Haichen Wang, a faculty scientist in Berkeley Lab’s Physics Division and an assistant professor of physics at UC Berkeley, along with colleagues from the ATLAS Collaboration have recently published the first observations of simultaneous four-top-quark production during proton-proton collisions at the LHC (the Large Hadron Collider at CERN). 

The Berkeley team led the development of graph neural network applications for this project, and to make these groundbreaking observations, they introduced the graph neural network event classifier, which significantly enhanced the ATLAS Experiment’s sensitivity to this rare process by capturing relational information between particles. According to Wang, this extremely rare process is “arguably one of the most complex final states currently being observed at the LHC.”

To make this observation, the team used the ATLAS detector to record the products of collisions of bunches of protons against protons produced by the LHC, with a frequency of about 40 MHz (40 millions times per second). Each of these bunch “crossings” yielded an average of between 20 to 60 proton-proton collisions (depending on the specific setup). The team gathered data for a few millions of billions of proton-proton collision events, taken over a period of 4 years (2015-2018), during which it was expected only about a thousand possible four-top-quark events would be produced. The team’s graph neural network was crucial for identifying these rare events, enabling them to distinguish the four-top-quark from among so many other difficult processes that yield similar sets of particles.

As the heaviest elementary particle in the Standard Model, the top quark could provide insight into the origin of mass and the Higgs boson, and the study of four-top-quark production is especially exciting as researchers explore other particles and forces that could alter the probability of producing four top quarks from Standard Model predictions.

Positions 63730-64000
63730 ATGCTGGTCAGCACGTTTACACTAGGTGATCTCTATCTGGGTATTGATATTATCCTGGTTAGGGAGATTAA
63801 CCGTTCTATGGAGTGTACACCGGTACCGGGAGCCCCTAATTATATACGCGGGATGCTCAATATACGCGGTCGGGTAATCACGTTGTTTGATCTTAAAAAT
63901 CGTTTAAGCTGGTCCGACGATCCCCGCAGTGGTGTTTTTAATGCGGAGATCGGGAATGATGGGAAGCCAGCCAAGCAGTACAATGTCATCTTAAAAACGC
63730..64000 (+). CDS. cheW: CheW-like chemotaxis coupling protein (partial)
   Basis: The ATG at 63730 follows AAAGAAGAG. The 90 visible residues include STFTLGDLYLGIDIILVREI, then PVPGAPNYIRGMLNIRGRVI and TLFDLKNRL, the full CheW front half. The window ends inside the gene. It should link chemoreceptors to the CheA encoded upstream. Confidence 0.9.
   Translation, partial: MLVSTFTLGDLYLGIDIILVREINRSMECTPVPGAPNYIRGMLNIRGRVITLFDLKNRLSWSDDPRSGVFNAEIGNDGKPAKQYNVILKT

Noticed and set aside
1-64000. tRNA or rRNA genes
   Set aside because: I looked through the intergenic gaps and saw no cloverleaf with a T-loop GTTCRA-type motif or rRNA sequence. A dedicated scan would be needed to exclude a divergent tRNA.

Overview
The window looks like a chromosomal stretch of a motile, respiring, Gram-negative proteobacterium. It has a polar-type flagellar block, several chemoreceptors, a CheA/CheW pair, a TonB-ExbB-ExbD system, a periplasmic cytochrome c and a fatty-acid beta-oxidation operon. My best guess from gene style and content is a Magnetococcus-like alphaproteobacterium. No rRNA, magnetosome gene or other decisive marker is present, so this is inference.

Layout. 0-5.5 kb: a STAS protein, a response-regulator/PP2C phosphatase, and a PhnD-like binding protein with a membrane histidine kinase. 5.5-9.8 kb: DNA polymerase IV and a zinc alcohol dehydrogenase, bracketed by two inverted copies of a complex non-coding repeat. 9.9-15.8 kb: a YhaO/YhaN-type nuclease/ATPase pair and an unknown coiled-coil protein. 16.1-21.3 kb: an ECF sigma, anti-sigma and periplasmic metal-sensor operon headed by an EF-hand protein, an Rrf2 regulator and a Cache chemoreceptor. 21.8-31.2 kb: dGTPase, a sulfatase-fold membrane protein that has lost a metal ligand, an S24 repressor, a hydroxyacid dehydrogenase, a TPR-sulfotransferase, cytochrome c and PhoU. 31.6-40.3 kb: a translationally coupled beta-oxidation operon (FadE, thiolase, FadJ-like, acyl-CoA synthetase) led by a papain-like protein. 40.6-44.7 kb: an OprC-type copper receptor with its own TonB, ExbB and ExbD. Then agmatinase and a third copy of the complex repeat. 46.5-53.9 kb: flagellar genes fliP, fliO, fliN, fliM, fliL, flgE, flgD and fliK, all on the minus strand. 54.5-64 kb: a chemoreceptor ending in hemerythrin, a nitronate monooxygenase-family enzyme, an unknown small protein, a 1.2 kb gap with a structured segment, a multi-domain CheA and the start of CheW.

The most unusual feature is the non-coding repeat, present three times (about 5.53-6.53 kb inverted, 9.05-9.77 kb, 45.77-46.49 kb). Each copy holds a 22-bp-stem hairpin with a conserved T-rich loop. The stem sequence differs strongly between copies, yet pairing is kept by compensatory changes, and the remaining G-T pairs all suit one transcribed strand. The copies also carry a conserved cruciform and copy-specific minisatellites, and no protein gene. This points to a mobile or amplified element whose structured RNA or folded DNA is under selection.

Important contributions to this project were also made by several students and postdocs. Berkeley Lab postdoc Shuo Han edited the final manuscript with support from Wang’s LDRD entitled Exploring the Unknown Using the Higgs Boson with the ATLAS Experiment at the LHC. UC Berkeley graduate student, Ryan Roberts, is the editor of ATLAS’ internal documentation for this project. UC Berkeley undergraduate student, Tsai Chen Lee, was also awarded exceptional authorship by ATLAS for this publication for her contributions. 

Read More:

Observation of four-top-quark production in the multilepton final state with the ATLAS detector
June 12, 2023 | Aad, G., et al. | The European Physical Journal C  

ATLAS observes the simultaneous production of four top quarks
March 24, 2023 | ATLAS Collaboration | ATLAS Experiment Physics Brief